Harvard and hedge fund tycoon hammered for $400 million donation

WASHINGTON (TIP): The world’s wealthiest university just added $400 million to it kitty by way of the largest donation in its history, but the gift from a hedge fund tycoon is being shredded by critics who see it as a rich man’s selfish gesture to a spoilt school.

“If billionaires don’t step up, Harvard will soon be down to its last $30 billion,” was one of the many snarky tweets by Malcolm Gladwell, the outlier writer, as news broke on Wednesday that hoary Harvard, already the richest school in the world with a $36 billion endowment (greater than the GDP of 100 countries), was the recipient of the massive contribution, the biggest in its 379-year history.

The donor was hedge-fund honcho John Paulson who made his fortune betting on the housing market collapse, and who was an alumnus of Harvard Business School in 1980.

“Next up for John Paulson: volunteering at the Hermes store on Madison Avenue. Let’s make this a truly world class retail outlet!” Gladwell sneered, as the philanthropic world weighed the gesture and rival schools and those less fortunately looked on enviously. “It came down to helping the poor or giving the world’s richest university $400 mil it doesn’t need. Wise choice, John!” Gladwell added.

Other critics piled on to Harvard and other elite universities (such as Yale and Cornell) that have in recent years been the beneficiaries of large donations from billionaires (including some from India). even as lesser-known schools catering to poorer students have languished. According to a survey by Moody’s Investor Services, the 10 richest institutions in the US held nearly a third of total cash and investments in fiscal 2014, while the top 40 accounted for nearly 60 per cent.

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Indian billionaires such as Anand Mahindra and Ratan Tata are among those who have contributed in recent years to their Ivy League alma mater. Mahindra, a HBS 1981MBA, gave Harvard $10 million to support a Humanities Center that was renamed the Mahindra Humanities Center in honor of his mother, Indira Mahindra.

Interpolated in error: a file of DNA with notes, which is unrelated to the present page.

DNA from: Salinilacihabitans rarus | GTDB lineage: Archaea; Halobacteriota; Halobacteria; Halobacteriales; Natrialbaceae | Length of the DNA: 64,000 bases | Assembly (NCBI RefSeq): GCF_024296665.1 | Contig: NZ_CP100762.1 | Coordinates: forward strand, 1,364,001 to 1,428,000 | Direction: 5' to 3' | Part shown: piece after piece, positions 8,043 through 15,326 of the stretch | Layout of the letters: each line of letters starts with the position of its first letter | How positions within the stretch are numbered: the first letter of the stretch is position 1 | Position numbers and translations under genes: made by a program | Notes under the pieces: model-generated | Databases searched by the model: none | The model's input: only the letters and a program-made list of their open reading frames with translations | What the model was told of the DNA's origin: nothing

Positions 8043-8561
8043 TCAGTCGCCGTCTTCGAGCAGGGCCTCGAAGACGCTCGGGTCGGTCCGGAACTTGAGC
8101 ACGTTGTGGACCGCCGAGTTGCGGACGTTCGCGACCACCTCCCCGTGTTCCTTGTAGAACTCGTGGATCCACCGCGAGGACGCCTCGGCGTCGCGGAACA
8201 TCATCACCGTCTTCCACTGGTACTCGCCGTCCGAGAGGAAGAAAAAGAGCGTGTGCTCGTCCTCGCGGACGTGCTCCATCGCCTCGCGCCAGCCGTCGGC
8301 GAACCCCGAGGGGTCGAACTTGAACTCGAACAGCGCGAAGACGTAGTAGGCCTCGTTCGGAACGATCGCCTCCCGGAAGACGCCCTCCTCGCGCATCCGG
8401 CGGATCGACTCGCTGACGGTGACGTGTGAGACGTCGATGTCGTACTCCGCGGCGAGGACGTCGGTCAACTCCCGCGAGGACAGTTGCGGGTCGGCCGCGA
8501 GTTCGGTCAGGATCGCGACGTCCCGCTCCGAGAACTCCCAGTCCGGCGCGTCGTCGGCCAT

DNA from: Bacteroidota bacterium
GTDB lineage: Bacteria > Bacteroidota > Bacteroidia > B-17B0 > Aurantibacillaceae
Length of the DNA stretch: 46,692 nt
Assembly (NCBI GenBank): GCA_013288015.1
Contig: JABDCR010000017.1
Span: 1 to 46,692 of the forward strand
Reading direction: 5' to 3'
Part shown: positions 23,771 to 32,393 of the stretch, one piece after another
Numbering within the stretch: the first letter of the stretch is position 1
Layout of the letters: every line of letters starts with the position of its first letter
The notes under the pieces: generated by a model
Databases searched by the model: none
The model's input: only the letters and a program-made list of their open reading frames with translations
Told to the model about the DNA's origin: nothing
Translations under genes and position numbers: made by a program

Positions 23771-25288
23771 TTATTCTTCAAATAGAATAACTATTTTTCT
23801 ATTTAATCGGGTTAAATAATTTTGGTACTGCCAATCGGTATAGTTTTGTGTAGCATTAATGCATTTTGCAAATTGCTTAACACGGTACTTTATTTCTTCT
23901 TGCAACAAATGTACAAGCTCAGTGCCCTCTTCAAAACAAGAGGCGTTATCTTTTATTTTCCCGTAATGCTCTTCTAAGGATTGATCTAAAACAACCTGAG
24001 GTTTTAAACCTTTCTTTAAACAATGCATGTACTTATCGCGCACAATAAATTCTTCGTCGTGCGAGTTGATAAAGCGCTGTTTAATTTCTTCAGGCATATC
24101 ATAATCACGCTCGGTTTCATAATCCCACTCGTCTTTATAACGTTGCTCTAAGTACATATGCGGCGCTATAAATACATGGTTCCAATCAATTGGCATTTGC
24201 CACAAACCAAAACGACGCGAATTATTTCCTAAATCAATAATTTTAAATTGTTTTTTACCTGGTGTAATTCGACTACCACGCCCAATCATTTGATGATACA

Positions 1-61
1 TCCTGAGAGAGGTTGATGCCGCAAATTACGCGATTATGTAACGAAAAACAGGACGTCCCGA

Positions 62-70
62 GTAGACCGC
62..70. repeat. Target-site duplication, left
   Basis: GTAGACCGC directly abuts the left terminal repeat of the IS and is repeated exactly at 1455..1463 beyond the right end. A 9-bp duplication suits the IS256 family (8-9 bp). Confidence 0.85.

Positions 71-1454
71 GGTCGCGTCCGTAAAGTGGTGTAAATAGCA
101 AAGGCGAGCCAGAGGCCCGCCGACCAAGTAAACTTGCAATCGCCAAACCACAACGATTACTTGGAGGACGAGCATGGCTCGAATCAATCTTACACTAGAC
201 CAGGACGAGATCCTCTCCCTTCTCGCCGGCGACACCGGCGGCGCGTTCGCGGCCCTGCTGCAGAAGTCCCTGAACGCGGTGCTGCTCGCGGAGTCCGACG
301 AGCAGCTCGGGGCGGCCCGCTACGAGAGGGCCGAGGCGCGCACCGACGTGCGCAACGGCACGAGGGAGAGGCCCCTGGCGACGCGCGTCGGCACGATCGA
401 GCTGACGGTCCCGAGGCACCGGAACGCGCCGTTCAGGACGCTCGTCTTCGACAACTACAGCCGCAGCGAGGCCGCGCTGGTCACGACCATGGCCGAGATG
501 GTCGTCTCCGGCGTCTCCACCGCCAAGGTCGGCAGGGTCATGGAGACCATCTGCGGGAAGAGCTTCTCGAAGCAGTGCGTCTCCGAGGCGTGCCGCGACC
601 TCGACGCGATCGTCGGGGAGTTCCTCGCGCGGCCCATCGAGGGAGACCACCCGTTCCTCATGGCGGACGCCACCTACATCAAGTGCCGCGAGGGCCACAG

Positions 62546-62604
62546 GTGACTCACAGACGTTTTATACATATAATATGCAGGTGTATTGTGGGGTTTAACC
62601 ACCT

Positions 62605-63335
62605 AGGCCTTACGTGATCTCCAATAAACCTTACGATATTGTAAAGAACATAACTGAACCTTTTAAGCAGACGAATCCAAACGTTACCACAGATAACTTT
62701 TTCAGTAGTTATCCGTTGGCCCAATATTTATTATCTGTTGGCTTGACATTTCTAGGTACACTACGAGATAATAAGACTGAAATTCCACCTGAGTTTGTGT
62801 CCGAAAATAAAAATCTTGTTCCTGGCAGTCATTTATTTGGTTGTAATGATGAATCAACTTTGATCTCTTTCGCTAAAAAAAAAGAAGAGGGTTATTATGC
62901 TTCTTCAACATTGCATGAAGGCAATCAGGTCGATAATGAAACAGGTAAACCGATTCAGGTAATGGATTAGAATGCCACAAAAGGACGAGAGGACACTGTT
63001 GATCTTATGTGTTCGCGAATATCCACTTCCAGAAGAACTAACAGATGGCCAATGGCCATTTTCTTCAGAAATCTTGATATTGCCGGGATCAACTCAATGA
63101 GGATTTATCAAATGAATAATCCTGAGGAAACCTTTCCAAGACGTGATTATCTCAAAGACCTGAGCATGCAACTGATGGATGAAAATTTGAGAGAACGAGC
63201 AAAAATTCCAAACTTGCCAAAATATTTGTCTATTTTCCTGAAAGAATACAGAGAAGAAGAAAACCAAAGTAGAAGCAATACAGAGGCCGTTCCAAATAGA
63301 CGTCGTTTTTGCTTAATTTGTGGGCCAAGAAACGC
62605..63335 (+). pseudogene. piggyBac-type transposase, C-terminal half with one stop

But critics charge that many philanthropic gestures to Ivy League schools have as much to do with the giver’s ego as their sense of altruism. “If you slap your name on a college campus in return for a pile of cash, your act of charity is, by definition, not very modest,” argued a Slate columnist in a commentary headlined “Billionaire’s Ego Donates $400 Million to Harvard.”

“Harvard is already America’s richest university, with an endowment of $36 billion … by any reasonable measure, the school does not strictly need more money, especially compared to the financially strapped colleges that typically educate lower-income students,” the writer maintained.

But Paulson shot back, reminding FT in an interview that far from an elite background, he went to public schools in New York City and then to Harvard on a scholarship. “I am very grateful for the financial support that I got. The money is going to be used largely for financial aid and scholarships; I know how expensive it is to go to university. It will also go to research that is going to be beneficial and impactful to all humanity,” he said.

Paulson’s $400 million will go primarily to Harvard’s lesser-known engineering school, whose Dean at one time was the Indian academic Venky Narayanmurthi. Among the school’s alumni are former Microsoft chief executive Steve Ballmer and Bill Gates (before he dropped out).

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